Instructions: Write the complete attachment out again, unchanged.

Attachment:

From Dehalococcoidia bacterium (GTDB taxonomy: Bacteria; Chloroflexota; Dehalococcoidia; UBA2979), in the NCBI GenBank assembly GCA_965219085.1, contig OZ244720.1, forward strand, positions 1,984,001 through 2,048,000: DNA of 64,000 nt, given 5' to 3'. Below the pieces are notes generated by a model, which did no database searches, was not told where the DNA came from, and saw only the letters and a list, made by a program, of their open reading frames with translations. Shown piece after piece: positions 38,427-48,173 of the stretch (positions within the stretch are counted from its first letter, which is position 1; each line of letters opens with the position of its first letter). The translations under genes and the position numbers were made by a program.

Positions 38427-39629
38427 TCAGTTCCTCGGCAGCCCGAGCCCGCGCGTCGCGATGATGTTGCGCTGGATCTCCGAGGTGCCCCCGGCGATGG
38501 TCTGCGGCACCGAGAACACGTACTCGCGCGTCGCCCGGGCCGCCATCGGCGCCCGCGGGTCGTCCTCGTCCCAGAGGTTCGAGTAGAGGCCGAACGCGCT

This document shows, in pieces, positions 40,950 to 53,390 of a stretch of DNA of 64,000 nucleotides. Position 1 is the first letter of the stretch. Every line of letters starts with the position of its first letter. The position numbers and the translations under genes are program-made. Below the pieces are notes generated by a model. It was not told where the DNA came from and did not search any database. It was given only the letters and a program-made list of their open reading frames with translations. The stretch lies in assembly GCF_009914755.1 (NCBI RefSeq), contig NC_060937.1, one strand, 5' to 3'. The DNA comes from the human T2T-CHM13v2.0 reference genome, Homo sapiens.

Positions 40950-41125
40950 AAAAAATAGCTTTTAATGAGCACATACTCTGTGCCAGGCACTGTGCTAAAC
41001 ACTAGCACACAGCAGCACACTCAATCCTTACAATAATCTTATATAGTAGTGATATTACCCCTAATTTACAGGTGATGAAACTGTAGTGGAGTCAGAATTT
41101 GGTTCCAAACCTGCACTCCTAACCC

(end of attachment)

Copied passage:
From Dehalococcoidia bacterium (GTDB taxonomy: Bacteria; Chloroflexota; Dehalococcoidia; UBA2979), in the NCBI GenBank assembly GCA_965219085.1, contig OZ244720.1, forward strand, positions 1,984,001 through 2,048,000: DNA of 64,000 nt, given 5' to 3'. Below the pieces are notes generated by a model, which did no database searches, was not told where the DNA came from, and saw only the letters and a list, made by a program, of their open reading frames with translations. Shown piece after piece: positions 38,427-48,173 of the stretch (positions within the stretch are counted from its first letter, which is position 1; each line of letters opens with the position of its first letter). The translations under genes and the position numbers were made by a program.

Positions 38427-39629
38427 TCAGTTCCTCGGCAGCCCGAGCCCGCGCGTCGCGATGATGTTGCGCTGGATCTCCGAGGTGCCCCCGGCGATGG
38501 TCTGCGGCACCGAGAACACGTACTCGCGCGTCGCCCGGGCCGCCATCGGCGCCCGCGGGTCGTCCTCGTCCCAGAGGTTCGAGTAGAGGCCGAACGCGCT

This document shows, in pieces, positions 40,950 to 53,390 of a stretch of DNA of 64,000 nucleotides. Position 1 is the first letter of the stretch. Every line of letters starts with the position of its first letter. The position numbers and the translations under genes are program-made. Below the pieces are notes generated by a model. It was not told where the DNA came from and did not search any database. It was given only the letters and a program-made list of their open reading frames with translations. The stretch lies in assembly GCF_009914755.1 (NCBI RefSeq), contig NC_060937.1, one strand, 5' to 3'. The DNA comes from the human T2T-CHM13v2.0 reference genome, Homo sapiens.

Positions 40950-41125
40950 AAAAAATAGCTTTTAATGAGCACATACTCTGTGCCAGGCACTGTGCTAAAC
41001 ACTAGCACACAGCAGCACACTCAATCCTTACAATAATCTTATATAGTAGTGATATTACCCCTAATTTACAGGTGATGAAACTGTAGTGGAGTCAGAATTT
41101 GGTTCCAAACCTGCACTCCTAACCC